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The Kalika Purana

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Item Code: IDK854
Author: Prof. B.N. Shastri
Publisher: Nag Publisher
Language: (Sanskrit Text with English Translation)
Edition: 2018
ISBN: 8170816491
Pages: 854
Cover: Hardcover
Other Details 9.9" X 7.8"
Weight 1.40 kg
Book Description

1.1 In the religious tradition of India sruti (Vedas) and' smrti (what is remembered by human teachers) are the two- main branches of Sanskrit literature which are considered to be the source and authority of the age old religion. Both of them are described as the two commandments of God (sruti.smrti mamaivajne).

Manu, while declaring two more in addition to these two as the direct sources of dharma assigns the Vedas the first place, which is to be regarded as superior to all others.

Smrti in the widest acceptance of the term "includes the six vedangas, the sutras, both srauta and grhya, the law books of Manu and others, the itihasa; i.e, the Mahabharata, and the. Ramayana, the puranas, and the nitisastras,"

As the puranas come under smrti they are next only to the Vedas in their authority to dharma. The puranas are also regarded as the soul of the Vedas. (atma puranam vedanam). Both itihasa and puranas are the supplement and complement to the Vedas, and as such', the real meaning of .be Vedas is to be interpreted With the help of itiasa and purana, without the knowledge of which the meaning of the Vedas might be lost.

Historically speaking all the puranas are of later origin, i.e. latter than the Vedas, and developed on what have been adumbrated in the Vedas. Thus, 'he Puranas, in-a"Wide sense, are the elaborate commentaries on the vedic tenets. It is why itihasa and puranas are recommended for proper understand- ing the meaning of the saying of the Vedas.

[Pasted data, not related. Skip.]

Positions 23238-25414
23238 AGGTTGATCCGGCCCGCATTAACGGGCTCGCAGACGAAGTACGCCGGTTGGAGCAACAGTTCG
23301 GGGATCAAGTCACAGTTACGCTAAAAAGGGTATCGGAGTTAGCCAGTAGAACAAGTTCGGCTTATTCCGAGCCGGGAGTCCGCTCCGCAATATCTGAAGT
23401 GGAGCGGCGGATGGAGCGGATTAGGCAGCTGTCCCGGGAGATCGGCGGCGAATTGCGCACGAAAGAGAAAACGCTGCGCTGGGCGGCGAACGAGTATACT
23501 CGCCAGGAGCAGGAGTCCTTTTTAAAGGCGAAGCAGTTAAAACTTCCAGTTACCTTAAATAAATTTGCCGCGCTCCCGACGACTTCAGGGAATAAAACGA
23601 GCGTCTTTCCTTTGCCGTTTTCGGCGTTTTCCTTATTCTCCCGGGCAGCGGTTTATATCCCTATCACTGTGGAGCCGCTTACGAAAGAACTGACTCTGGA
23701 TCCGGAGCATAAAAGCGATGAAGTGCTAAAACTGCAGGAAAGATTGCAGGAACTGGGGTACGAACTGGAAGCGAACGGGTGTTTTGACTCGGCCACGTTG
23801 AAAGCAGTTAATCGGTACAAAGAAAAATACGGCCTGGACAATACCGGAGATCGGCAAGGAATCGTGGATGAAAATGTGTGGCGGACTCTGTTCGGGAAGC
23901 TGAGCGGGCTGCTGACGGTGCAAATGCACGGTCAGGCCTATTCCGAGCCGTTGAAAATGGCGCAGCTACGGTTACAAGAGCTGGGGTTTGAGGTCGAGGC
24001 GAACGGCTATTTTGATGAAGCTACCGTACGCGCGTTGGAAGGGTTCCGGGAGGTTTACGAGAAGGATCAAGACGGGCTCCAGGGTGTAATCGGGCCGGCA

However, we come across with another traditional view which holds that the puranas are older than the Vedas, .and these came out from the mouth of Brahma before the Vedas were emanated forth from him. Such an assertion, no doubt, goes against the traditionally accepted order and seems to be an anachronism. The significance of the saying may be traced in the fact that the oral tradition of the puranas is as old, or even older than the Vedas, Though the puranas were compiled in historic time the oral tradition was handed down in the society since time immemorial, which swelled with the passage of time. In fact; some puranas seem to preserve certain pre- Vedic traditions and rites.

The puranas are also regarded as the Vedas or the "fifth Veda'. The Brhadaranyakopanisad says that puranas sprang up from the remainder (ucchista) of Brahma after the destruc- of tion the Universe.

reah samani chandamsi Puranam yajusa saha ,
ucchistaj-jajnire sarve divi deva divisrtah //

The Visnu-P.3, the Vayu.P.4 and the Brahmanda.P.5 speak almost in the same tune that Vyasa produced the purana- samhita out of the materials in the form of akhyaykas, upakhyanas, gathas, and kalpajoktis (tradition handed down since time immemorial). Puranas are recognised as a branch of learning in the Brahmanas. The Satapatha.bra. speaks of giving instruction on puranas to disciples by the teacher (atha nayame'hani tan.upadisati puranam vedah 30'yamiti kimcit puranam asaksita).

The Gopatha-bra. also speaks about 'Itihasa-veda' and Puran Veda The divine origin ascribed to puranas and their placement along with the Vedas are responsible for the recog- nition of the puranas as vedangas. As such their study is regard. ed as obligatory without which a person, even though well versed in the Vedas is not considered as a skilful one'. The Puranas for the ages have been the mines not only of mytho- logy and cosmic theory of creation and destruction of the world but also the fountain head of hopes and ideals for the society, strength and inspiration of the people.